Research Output
Organising an industrial action ballot to protect jobs during the Covid-19 pandemic: The case of a UK university and the University and Colleges Union
  The paper responds to key themes of the stream: the importance/relevance of collective bargaining in protecting high-quality jobs in the UK higher education sector during the Covid-19 pandemic. The paper represents a case of good branch-level union organising designed to resist compulsory redundancies. The paper focuses on a “getting the vote out” (GTVO) campaign, designed to deliver the strongest possible mandate for industrial action, critical to maximising the union’s hand in redundancy negotiations. The study involves the case of a local union branch overcoming three key/contemporary challenges: the pandemic and associated employee uncertainty and nervousness in relation to labour markets, the problematic 50% postal voting threshold of the UK’s Trade Union Act 2016, and, how to mount a successful GTVO campaign when branch organisers and members are “working from home”.
The over-arching aim is to explore best practice for unions resisting employer initiatives under Covid-19 pandemic conditions. More specifically, the paper sets out to answer the following:

1. From a local branch organiser perspective, what makes for an effective/remote GTVO campaign?
2. From a member perspective, what key factors motivated members to vote during a pandemic?
3. To what extent do perspectives of organisers and members compare in explaining a successful industrial action ballot in such circumstances?
4. What key lessons can be taken from a GTVO campaign that delivered a no compulsory union-employer agreement, a campaign conducted under a range of restrictions?

To address the research questions, a mixed methods approach was adopted. For instance, semi-structured interviews with team members responsible for the GTVO campaign were used to help answer research question one. Such interviews focused on building an in-depth/comprehensive account of how organisers planned/executed their GTVO campaign, including details of technologies applied. Findings from the interviews were also used to inform the quantitative side of the study. In this instance, an on-line survey was used to determine what motivated members to vote (or not vote) in the pivotal industrial action ballot, an approach key to answering research question two.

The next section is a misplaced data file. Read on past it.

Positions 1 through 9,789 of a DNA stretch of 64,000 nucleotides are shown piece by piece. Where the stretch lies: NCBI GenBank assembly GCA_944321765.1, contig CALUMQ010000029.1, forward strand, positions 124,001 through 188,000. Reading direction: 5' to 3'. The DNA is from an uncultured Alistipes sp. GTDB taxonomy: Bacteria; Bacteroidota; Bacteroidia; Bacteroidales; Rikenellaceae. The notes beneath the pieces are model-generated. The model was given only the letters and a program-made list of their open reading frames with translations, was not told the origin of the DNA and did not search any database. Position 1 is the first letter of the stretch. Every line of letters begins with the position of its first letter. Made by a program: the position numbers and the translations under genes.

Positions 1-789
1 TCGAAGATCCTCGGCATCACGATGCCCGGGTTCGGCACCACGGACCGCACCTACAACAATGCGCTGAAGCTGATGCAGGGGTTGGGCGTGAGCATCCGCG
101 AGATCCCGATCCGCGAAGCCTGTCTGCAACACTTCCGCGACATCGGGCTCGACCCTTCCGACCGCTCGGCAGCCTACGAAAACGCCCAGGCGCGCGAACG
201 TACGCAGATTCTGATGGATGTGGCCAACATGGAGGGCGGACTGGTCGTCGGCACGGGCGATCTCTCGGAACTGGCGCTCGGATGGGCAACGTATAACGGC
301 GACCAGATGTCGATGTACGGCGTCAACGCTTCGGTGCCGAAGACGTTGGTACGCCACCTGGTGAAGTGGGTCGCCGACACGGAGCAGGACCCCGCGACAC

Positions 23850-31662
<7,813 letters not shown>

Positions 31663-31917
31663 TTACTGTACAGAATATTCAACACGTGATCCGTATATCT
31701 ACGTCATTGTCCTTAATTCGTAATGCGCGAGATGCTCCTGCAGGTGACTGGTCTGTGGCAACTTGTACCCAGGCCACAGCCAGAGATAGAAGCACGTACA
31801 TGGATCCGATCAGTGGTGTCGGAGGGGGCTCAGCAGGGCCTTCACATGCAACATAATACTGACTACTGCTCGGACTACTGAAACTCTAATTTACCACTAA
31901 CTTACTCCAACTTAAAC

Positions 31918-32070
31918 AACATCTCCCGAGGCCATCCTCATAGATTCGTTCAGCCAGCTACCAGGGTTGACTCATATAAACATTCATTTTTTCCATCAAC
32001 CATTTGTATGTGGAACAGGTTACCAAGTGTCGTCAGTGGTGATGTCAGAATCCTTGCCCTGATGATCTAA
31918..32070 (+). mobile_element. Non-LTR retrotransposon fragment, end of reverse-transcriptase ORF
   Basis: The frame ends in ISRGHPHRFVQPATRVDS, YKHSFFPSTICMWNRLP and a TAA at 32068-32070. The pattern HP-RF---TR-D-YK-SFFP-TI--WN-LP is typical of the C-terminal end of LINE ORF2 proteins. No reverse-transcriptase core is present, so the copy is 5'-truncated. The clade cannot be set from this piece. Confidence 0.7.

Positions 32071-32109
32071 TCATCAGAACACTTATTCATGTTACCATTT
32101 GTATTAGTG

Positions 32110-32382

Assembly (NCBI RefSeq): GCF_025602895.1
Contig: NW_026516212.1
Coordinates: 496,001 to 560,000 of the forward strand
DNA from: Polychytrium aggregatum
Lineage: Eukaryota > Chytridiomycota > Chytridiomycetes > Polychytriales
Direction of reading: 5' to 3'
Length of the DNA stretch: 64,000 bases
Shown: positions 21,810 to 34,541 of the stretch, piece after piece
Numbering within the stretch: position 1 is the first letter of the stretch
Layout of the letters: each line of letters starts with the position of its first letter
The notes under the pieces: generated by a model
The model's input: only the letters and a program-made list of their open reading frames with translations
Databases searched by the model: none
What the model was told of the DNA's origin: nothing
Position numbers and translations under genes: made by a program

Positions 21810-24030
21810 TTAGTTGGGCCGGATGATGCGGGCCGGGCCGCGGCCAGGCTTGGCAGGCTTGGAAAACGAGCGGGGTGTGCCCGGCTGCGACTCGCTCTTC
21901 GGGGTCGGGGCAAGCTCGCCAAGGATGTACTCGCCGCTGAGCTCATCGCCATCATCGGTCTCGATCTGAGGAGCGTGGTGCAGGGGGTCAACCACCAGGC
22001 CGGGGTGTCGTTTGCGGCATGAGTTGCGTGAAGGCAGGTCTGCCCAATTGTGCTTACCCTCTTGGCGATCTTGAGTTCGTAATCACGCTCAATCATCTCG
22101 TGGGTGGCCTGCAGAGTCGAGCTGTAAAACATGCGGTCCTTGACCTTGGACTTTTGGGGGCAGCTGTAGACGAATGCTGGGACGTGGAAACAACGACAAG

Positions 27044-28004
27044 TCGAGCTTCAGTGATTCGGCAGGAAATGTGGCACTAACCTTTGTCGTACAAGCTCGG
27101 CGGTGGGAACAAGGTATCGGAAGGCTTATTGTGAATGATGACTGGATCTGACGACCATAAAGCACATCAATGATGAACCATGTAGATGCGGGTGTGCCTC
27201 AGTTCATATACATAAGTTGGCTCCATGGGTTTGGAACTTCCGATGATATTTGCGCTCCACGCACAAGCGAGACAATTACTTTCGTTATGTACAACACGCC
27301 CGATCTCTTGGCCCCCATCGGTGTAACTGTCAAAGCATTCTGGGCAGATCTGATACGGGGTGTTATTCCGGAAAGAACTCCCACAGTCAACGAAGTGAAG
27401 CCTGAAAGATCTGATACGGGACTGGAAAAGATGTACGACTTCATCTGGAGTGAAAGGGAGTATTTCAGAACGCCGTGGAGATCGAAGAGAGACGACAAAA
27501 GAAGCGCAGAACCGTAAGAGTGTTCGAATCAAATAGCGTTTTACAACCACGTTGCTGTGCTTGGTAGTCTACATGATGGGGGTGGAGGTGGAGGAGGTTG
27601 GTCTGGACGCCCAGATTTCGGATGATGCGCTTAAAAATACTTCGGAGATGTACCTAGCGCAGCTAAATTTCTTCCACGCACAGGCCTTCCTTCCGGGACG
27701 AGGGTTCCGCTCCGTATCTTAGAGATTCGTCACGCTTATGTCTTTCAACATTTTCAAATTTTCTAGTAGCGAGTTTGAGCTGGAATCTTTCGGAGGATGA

The study is expected to make an important/unique contribution to the currently very small, but likely to grow exponentially, industrial relations and Covid-19 pandemic literature (e.g., Shyam Sundar, 2020; Watterson, 2020). Contributions are expected to be made in relation to mobilisation theory (e.g., Kelly, 1998; Wood, 2015), but specifically related to union responses to increasingly hostile organising contexts, such as the Trade Union Act 2016 (e.g., Duke and Kountouris, 2016; Porter et al., 2017). A further contribution is likely to arise in terms of extending debates surrounding union organising and new technologies (e.g., Pliskin et al., 1997; Richards, 2012).
The findings expected include the following. First, they are likely to represent a specific/key extension to union organising models. Second, the findings are expected to include a range of practical recommendations to assist union organisers facing similar collective bargaining-related challenges. Overall, the findings are expected to create new pathways to developing organising/mobilising/communication activities for different contexts/a wider diversity of bargaining units.

  • Type:

    Conference Paper (unpublished)

  • Date:

    06 July 2021

  • Publication Status:


  • Funders:

    Heriot Watt University


Richards, J., & Ellis, V. (2021, July). Organising an industrial action ballot to protect jobs during the Covid-19 pandemic: The case of a UK university and the University and Colleges Union. Paper presented at 7th Conference of the Regulating for Decent Work Network, International Labor Organisation (ILO) Geneva


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